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The Independent Voice of Southern Methodist University Since 1915

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The Independent Voice of Southern Methodist University Since 1915

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THEATER REVIEW:

‘The Greeks’ thrills audience
 THEATER REVIEW
Photo by Mark Norris, The Daily Campus
THEATER REVIEW

THEATER REVIEW (Photo by Mark Norris, The Daily Campus)

The SMU Division of Theatre premiered “The Greeks” Wednesday night to an anxious audience in the Margo Jones Theatre.

Written by John Barton and Kenneth Cavendar in 1978, “The Greeks” is a series of 10 short plays based on the classic greek dramas written by Euripides, Aeschylus and an adaptation of Homer’s “The Iliad.”

The SMU production of “The Greeks” features three stories, “Hecuba,” “Agamemnon” and “Electra,” which each combine to tell the story of the repercussions of the Trojan War and the subsequent betrayals that ultimately led to the destruction of both sides.

The show opens with an adaptation of “Hecuba,” written by Euripides. “Hecuba” tells the tale of a woman’s grief ultimately leading to her inner destruction. While mourning the death of her daughter, Polyxena, Hecuba discovers that her son too has been murdered by Polymestor, a friend. Driven by sadness and a thirst for revenge, Hecuba murders Polymestors young son.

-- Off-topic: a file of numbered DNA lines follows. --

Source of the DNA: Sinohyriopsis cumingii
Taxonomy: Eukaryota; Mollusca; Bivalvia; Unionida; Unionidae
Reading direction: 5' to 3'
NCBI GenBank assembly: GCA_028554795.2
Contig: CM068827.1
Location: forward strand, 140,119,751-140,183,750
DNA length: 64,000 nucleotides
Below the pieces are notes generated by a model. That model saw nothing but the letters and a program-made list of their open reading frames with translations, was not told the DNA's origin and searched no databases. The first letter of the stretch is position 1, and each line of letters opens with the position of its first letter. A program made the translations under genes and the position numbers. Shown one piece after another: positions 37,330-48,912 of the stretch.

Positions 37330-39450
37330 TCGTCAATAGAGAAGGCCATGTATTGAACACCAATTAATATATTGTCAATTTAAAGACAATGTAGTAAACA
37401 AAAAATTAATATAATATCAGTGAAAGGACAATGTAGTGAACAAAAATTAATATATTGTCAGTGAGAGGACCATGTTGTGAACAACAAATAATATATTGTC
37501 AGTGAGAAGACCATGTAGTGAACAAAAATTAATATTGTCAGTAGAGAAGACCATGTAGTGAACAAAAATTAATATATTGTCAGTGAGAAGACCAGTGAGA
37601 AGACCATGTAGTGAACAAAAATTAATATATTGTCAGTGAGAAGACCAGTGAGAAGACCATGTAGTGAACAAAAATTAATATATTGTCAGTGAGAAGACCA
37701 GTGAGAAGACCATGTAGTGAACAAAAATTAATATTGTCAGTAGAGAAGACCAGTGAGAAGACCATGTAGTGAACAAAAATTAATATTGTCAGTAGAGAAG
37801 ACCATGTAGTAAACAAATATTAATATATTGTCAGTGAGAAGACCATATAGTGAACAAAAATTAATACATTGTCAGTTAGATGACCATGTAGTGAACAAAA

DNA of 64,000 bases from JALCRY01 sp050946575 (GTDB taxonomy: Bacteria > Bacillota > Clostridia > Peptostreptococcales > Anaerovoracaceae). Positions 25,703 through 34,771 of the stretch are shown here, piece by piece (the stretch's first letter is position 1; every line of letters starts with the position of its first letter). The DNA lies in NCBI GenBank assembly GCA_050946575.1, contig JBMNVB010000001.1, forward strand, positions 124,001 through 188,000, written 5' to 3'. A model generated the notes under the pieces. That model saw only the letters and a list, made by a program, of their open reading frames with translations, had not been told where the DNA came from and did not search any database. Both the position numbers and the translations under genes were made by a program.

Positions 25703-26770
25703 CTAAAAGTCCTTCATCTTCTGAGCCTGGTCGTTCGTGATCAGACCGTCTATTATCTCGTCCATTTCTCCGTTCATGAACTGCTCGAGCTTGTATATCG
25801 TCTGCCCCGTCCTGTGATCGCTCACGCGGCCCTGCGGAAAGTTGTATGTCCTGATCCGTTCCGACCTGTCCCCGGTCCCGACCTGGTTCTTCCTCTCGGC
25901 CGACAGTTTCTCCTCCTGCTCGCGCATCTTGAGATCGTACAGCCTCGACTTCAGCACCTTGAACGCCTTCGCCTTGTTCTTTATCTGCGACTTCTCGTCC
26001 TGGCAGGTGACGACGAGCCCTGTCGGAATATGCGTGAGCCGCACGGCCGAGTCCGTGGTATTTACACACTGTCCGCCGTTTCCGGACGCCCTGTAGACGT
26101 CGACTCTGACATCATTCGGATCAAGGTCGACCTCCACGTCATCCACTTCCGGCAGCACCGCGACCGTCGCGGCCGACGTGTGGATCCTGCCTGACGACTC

Hecuba, portrayed by Kate Cook, captivated the audience in every scene with her impressive portrayal of human grief and thirst for vengeance. Clarence Gilyard also stole the show as he accurately portrayed Polymestor as he stumbled about the ground after his eyes had been gouged out.

The second play in the series is “Agamemnon,” written by Aeschylus. “Agamemnon” tells the tale of the King’s return to Greece after the capture of Troy. Along with him he brings Cassandra, a woman whom he has been romantically involved with much to the dismay of his wife, Clytemnestra. Driven by hatred and embarrassment for bringing Cassandra back with him, Clytemnestra brutally murders them.

Timothy Pyles, playing Agamemnon, startled the audience with his blood-covered entrance and subsequent death while Kaytie Morris, playing Clytemnestra, held the audiences attention with her vengeful dialogue and murderous behavior.

The last of the series was “Electra,” written by Sophocles. “Electra” shows the aftermath of Agamemon’s death as Clytemnestra’s daughter tries to devise a plan to ruin her mother and rightfully pay tribute to her diseased father. After her brother Orestes returns after believed dead, the two put an end to her mother’s reign, murdering her and her lover Aegisthus. Electra, played by Kate Costello, impressively portrayed the alienated Electra, while Chris Domig portrayed Orestes.

“The Greeks” will run through March 5 in the Margo Jones Theatre.

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